Little Pete contains most endearing stories of extraordinary small boy-ness; a gracious and gritty style that went again the times it was written by encouraging creativity and individuality. It was even banned from the radio readings of its time, as it encouraged untolerable rebellion such as 'coming down the stairs backwards'. Of course the artist-rebel in me thinks wickedness like this should be celebrated. I can remember my mother reading this to my brother and I when we were about seven and five. My brother was very like Little Pete and a few years ago I stumbled across this book at a different book fair and bought it for him to keep and read to his children. It is lovely now to have my own copy. If you have a son, and think it important for little boys to grow up using their imaginations in the fresh air, then hunt this book down. Below is one of my very best stories in the collection.

Pete and the Road Roller

One day Pete was coming down the stairs backwards. He liked it better coming down that way. It was rather slow as there were a great many stairs, but Pete didn't mind. He held carefully to the rail and took his time. He was nearly at the bottom when he heard a loud noise in the street. Glunk. Glunk. Glunk. Glunk.
'A road roller!' shouted Pete. And he turned quickly frontwards and rushed down the rest of the stairs as fast as he could.
Down the street he dashed, just ahead of a new green road-roller. And his shadow dashed beside him.
His shadow knew nothing about staying on the pavement. It stretched out in the road, very long and black.
Pete stopped, so that the road-roller would run over his shadow. What will happen to it then? he thought. That will teach it to stand on the road, the silly.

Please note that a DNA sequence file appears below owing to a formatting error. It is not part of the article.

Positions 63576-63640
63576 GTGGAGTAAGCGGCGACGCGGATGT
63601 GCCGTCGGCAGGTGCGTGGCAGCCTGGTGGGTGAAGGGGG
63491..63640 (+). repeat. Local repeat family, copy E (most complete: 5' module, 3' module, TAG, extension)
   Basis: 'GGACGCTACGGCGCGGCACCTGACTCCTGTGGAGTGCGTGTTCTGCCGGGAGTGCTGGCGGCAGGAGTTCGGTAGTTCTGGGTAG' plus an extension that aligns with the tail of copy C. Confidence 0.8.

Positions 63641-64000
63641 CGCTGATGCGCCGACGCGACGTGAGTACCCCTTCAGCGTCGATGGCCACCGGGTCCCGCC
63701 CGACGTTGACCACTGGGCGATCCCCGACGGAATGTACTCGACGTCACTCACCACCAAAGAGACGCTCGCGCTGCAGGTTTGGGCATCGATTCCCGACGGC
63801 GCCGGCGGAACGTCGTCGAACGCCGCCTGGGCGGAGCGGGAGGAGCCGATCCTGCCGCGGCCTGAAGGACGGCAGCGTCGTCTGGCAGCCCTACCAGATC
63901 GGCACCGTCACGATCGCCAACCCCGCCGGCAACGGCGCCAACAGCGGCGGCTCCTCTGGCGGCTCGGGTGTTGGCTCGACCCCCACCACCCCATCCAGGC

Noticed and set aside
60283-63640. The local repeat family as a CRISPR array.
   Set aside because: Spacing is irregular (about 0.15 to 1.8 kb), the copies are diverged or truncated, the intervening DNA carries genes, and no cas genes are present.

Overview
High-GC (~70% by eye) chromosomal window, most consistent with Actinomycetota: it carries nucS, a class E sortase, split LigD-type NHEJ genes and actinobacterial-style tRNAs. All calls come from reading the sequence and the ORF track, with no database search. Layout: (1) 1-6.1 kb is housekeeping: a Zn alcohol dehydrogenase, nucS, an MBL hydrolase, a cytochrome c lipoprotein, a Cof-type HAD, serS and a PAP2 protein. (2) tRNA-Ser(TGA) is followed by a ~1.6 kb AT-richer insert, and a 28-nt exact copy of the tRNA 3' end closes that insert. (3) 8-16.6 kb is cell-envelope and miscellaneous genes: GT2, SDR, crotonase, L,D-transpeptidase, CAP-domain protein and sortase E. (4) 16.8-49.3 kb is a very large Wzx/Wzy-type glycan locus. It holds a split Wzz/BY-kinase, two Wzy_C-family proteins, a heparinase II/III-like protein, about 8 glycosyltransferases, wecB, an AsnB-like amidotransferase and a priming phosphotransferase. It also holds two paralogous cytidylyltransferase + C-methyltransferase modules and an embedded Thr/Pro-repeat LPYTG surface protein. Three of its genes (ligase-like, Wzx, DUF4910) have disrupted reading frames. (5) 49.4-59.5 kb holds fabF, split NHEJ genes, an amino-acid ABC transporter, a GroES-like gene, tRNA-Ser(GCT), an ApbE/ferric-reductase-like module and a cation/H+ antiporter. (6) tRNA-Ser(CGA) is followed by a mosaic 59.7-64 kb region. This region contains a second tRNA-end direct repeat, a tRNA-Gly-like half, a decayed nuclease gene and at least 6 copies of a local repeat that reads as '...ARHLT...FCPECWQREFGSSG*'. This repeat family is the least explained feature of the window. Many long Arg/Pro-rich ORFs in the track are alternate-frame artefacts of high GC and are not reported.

Glunk, glunk, went the road-roller. Glunk.
But it didn't go over the shadow because the shadow stood up and leaned on the road-roller till it had passed by, then it fell down quietly on the road again. 'Bother,' said Pete, 'I'll try again.'
So Pete ran down the street and got in front again, so the road-roller could run over his shadow this time. But the same thing happened. And Pete was rather disappointed.
Then Pete took an empty matchbox out of his pocket and threw it in front of the road-roller. Now what will happen, he thought. He put his hands to his ears and screwed up his face tight. He was sure there was going to be a tremendous crash.
But there wasn't any sound at all, except glunk, glunk, glunk. And when Pete opened his eyes again, there was his matchbox flattened out quietly, and the road-roller glunking down the road as if nothing had happened at all.
Pete ran after it again, and this time he took out of his pocket a soft, warm piece of Plasticine, and rolled it very quickly into a ball. He threw it under the road-roller and closed his eyes tight. 'I will count ten,' he said. 'One, two, three, four, five, six, seven, eight, nine - TEN!'
When he opened his eyes again there was nothing on the road. Nothing at all. And the road-roller was glunking away with a bit of Plasticine stuck to it, rolling round and round and round.
Pete was very angry at this. 'Give me back my Plasticine!' he shouted. 'Give it me back, it's mine!'
He ran after the road-roller as fast as he could, shouting at the driver and making horrible faces. 'What cheek!' he shouted. 'Look what you've done!' he shouted. 'You should look where you are going, shouldn't you?'
The driver couldn't hear a word Pete was saying. He tried not to take any notice for a bit because he had a lot of work to do. But when he saw what fierce faces Pete was making, he thought it might be important. So he put on the brake and stopped.
'Hello,' he said, 'what's up?'
'Hello,' said Pete, feeling very out of breath.
'Look what you've done!'
The driver leaned out, so that he could see right down the road behind the road-roller. There was nothing there. Everything was just the same as usual. 'What have I done?' he asked, scratching his head.